In the world of Japanese fast prepared recipes or more common lunch boxes, you would have seen things like furikake very often. They’re typically dried fish, seaweed, vegetables, and seasoning combined together to go directly over white rice or pasta. What if you like to control and mix your own furikake for your kid? Let’s try with the easiest, salmon furikake.
In the course of this article, we would work on turning the usual salmon fillet into furikake. The finished result will be nicely dried flakes that can be mixed with other ingredients and/or seasoning or just go as-is on top of rice/pasta.
First, you would have to pick up some salmon fillets at the grocery store or local fishmonger. Make sure that they are fresh and free of those old fishy smell. One more thing is, to ask if they can get the skin off for you, otherwise, a sharp chef knife with some time & patient will do.
So, once your salmon fillets are free of skins, scales, and stuff, cut them into smaller chunks for easier handling. You would need to soak them with whole milk and a pinch of salt, this step will help to get rid of the fishy smell if any.
To make the flake more edible or if you will not mix any seasoning into the final product, then you would need to marinade these with some garlic salt, and other ingredients. Otherwise, you can skip this step and just go straight to steam with ginger and scallion.
After steaming, fluffing with a fork or potato smasher is necessary. Don’t skip this step or you won’t be able to correct it after the whole thing is drying. I once put a whole tray of unfluffed salmon into my food dehydrator, and guess what, they all so rock hard that I can’t do anything except for grinding into the seasoning.
Oh well, fluff your fish good to avoid all the frustration later. Now, many of you would have tempted to just throw these into a food dehydrator, but I would say a good spatula and wok over medium heat give you better control on the dryness. Not to mention that you can also fluff and break clumps along the process if any still existing. About 30-40 minutes of constant stirring, fluff, and breaking clumps is what you’ll need.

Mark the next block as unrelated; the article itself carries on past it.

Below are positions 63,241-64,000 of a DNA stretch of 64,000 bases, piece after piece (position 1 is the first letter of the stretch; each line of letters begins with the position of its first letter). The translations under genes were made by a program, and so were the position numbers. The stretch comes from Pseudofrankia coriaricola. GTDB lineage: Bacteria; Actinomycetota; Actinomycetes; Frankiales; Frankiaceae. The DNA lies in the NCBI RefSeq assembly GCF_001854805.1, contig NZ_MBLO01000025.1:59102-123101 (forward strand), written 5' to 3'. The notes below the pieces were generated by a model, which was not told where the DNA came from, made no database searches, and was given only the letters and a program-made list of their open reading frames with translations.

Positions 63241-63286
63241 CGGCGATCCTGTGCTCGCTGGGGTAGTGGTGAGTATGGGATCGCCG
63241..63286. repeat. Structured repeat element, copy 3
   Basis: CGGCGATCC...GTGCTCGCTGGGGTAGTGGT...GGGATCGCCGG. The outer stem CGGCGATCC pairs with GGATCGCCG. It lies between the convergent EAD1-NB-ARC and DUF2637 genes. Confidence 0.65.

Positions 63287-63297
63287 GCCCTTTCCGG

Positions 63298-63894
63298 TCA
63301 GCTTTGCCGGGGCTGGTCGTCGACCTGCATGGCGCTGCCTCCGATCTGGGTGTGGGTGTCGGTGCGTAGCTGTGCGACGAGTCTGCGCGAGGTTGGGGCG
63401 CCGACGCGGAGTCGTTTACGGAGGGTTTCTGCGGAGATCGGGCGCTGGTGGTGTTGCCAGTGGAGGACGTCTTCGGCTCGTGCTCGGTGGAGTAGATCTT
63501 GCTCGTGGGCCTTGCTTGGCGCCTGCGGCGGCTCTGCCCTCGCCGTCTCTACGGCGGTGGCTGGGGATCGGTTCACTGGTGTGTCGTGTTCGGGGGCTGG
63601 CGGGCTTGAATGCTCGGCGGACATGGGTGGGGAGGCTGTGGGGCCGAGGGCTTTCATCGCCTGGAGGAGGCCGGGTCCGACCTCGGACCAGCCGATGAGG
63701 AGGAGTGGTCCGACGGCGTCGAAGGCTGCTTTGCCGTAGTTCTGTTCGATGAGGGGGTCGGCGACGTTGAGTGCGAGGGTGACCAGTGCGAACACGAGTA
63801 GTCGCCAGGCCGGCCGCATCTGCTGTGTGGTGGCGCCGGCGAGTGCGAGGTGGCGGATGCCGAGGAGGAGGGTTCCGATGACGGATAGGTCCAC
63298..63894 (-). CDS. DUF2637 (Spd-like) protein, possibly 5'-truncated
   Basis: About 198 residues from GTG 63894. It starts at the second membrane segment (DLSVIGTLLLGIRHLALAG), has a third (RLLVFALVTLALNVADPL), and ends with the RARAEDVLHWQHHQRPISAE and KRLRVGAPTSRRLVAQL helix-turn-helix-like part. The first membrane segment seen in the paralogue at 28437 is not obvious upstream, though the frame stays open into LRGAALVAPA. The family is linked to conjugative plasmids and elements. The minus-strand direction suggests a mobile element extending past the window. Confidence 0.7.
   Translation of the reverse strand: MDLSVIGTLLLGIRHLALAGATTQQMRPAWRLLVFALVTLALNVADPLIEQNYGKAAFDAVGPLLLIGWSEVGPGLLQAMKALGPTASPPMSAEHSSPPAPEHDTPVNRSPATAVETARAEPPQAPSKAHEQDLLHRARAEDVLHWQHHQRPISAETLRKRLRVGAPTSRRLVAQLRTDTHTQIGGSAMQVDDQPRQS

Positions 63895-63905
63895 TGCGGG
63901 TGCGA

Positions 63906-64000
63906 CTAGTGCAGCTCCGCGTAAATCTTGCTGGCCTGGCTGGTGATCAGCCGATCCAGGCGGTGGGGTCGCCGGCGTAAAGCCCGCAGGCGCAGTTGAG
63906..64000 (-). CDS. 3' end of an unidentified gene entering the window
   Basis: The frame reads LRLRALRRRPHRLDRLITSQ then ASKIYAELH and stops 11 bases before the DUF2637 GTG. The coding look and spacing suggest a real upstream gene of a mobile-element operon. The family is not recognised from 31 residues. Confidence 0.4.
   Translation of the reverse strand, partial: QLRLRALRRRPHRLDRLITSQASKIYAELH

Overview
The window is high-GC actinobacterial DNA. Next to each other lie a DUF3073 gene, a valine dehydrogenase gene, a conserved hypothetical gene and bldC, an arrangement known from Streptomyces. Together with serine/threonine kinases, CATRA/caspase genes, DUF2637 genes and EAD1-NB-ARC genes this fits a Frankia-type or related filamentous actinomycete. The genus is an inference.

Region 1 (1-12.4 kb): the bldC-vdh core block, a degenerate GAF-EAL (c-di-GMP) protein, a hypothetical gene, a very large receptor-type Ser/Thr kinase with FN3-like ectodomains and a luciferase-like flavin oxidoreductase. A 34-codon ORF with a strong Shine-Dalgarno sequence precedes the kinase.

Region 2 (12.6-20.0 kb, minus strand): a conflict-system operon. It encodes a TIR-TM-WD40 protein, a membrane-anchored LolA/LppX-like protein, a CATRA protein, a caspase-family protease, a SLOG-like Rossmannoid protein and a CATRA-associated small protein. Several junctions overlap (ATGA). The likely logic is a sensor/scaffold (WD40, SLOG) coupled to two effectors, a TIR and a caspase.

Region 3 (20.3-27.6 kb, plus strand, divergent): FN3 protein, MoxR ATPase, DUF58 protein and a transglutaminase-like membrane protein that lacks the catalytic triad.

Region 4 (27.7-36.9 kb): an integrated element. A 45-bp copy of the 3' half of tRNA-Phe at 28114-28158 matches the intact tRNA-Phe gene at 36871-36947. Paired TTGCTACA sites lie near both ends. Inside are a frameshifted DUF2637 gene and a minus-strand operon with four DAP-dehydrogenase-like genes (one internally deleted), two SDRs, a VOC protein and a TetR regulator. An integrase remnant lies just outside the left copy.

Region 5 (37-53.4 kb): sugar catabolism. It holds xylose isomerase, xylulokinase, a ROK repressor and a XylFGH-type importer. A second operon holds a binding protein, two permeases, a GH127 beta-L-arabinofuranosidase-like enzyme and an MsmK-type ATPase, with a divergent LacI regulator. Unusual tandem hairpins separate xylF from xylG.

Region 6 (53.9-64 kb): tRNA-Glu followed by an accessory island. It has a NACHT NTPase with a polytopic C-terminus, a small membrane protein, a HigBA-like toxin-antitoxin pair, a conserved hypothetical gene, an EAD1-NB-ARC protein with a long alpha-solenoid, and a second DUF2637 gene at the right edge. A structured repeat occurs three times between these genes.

So if your wrist hurts, break the process with a hand blender. You can dry the flake for 10 minutes or so, then use a hand blender to break the clumps. Repeat and rinse afterward. The result will be finer grains, but it’s still fluffy and look fabulous atop anything.
Finally, remember to let them cool off completely before adding to a tightly lid jar. Throw in a bag of moisture absorber as well to make them last longer.
Application? Just spread these flakes directly over white rice or sprinkle atop pasta. You can also mix them with seaweed, sesame seeds, and other seasoning powder to match that of the furikake bottle in the store. But for the kids or older people, I would say just add some roasted sesame seeds to enhance the flavor. You would want to keep the sodium and sugar intake low for them.
Recipe for dried Salmon flakes or Salmon furikake
- 3 lbs salmon fillet
- 2 stems scallion
- 1 quartersize ginger slice
- 2 Tbsp mirin or white wine
- 1 Tbsp garlic salt
- 2 cups milk
- 1 bag of moisture absorber
- 1 large enough jar with tighly seal lid
- Wash, clean and slice the skin off of salmon fillet if it’s still there.
- Soak salmon with whole milk and pinch of salt for 30 minutes.
- Afterward, strain and pat dry fillets. No need to rinse.
- With a steam-able container, add all the other ingredients along with salmon fillet.
- Combine to marinade for about 20 minutes.
- Steam until salmon turn pale. Then let sit to cool down.
- Discard all ginger and all other solid (except salmon of course).
- Use a fork or smasher to break and fluff all the fish flesh.
- Use a non-stick wok or deep sauce pan over medium heat, add fluffed salmon.
- Keep stirring with a spatula while breaking any clumps that might come up.
- Do this until all salmon flakes become dried and its color becomes more brighten. The dryer the flakes are, the longer you can keep them.
- When done, wait until salmon flakes are cool down to room temperature, then add to jar with lid. You can store this outside or in fridge, just remember to add a bag of oxygen absorber in there to wick away moisture.